But private student loan interest paid during the year can potentially qualify for the tax deduction. “This benefit applies to all loans (not just federal student loans) used to pay for higher education expenses,” says the Education Department.
Borrowers should receive a Form 1098-E statement from their student loan lender or servicer notifying them of student loan interest paid during the year.
New Employer-Based Student Loan And Retirement Match Benefit
Legislation passed last year will provide some student loan borrowers with a new employer-based retirement benefit. The benefit allows payments a borrower makes on their student loans to be treated as retirement plan contributions for the purpose of company retirement matches associated with employer-sponsored retirement plans, like a 401(k). In other words, if you pay $100 towards your student loans, your employer could provide a matching contribution of $100 towards your 401(k) plan.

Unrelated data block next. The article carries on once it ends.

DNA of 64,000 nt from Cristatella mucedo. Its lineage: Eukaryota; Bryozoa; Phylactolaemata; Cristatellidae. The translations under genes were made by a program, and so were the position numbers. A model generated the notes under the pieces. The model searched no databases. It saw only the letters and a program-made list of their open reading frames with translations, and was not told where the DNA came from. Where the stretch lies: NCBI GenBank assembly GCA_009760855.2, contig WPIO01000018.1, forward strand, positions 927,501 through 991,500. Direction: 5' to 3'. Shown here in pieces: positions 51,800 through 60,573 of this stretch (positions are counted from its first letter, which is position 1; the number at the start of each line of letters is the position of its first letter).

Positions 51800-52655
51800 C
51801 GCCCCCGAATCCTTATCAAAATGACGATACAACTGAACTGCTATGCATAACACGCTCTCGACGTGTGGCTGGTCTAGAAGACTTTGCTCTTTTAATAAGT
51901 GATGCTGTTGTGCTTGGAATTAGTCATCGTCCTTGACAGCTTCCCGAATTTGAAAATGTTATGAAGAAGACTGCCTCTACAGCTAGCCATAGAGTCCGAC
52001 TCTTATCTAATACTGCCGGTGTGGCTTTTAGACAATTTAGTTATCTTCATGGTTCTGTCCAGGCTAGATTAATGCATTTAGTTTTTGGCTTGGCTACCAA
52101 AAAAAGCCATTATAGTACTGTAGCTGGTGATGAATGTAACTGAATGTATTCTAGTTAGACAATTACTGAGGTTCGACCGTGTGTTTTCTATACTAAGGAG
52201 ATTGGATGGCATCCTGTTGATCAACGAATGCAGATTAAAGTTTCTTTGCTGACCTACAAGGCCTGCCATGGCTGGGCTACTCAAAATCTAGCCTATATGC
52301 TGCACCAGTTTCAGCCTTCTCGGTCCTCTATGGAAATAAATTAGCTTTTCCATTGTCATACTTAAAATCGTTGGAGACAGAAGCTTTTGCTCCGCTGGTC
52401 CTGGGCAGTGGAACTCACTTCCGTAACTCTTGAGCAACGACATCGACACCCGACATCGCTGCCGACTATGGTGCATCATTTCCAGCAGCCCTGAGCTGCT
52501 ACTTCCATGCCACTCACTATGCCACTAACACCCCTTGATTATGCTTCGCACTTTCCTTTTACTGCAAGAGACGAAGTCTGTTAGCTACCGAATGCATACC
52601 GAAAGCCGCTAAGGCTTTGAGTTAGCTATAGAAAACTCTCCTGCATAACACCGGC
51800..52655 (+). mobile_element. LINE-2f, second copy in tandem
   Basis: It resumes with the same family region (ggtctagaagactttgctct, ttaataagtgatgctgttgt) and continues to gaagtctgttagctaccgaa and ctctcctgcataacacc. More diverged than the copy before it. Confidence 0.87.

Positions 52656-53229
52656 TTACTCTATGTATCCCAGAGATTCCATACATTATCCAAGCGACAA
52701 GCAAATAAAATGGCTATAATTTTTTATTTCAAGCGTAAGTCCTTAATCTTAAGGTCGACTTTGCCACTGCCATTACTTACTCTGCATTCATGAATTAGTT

This benefit may allow student loan borrowers to save for retirement while also paying down their student loan debt. And for borrowers in an IDR plan, contributing to a tax-deferred retirement account can also lower their AGI, potentially reducing their IDR payments in subsequent years, as well.
Employers are not required to offer this benefit, but they can opt in. The benefits are still limited by normal plan-based contribution limits, and employees must certify their student loan payments to their employer to receive the match.
Talk To A Professional
Student loan borrowers interested in exploring tax strategies or options for reducing their student loan payments should consult with a qualified professional such as a Certified Public Accountant (CPA), a Certified Financial Planner (CFP), or a licensed attorney in good standing in their jurisdiction.
The Education Department cautions borrowers about rampant student loan assistance scams. “If you’re unsure whether to pay a company for help finding financial aid, stop and think for a minute: What’s being offered? Is the service going to be worth your money? Do the claims seem too good to be true?”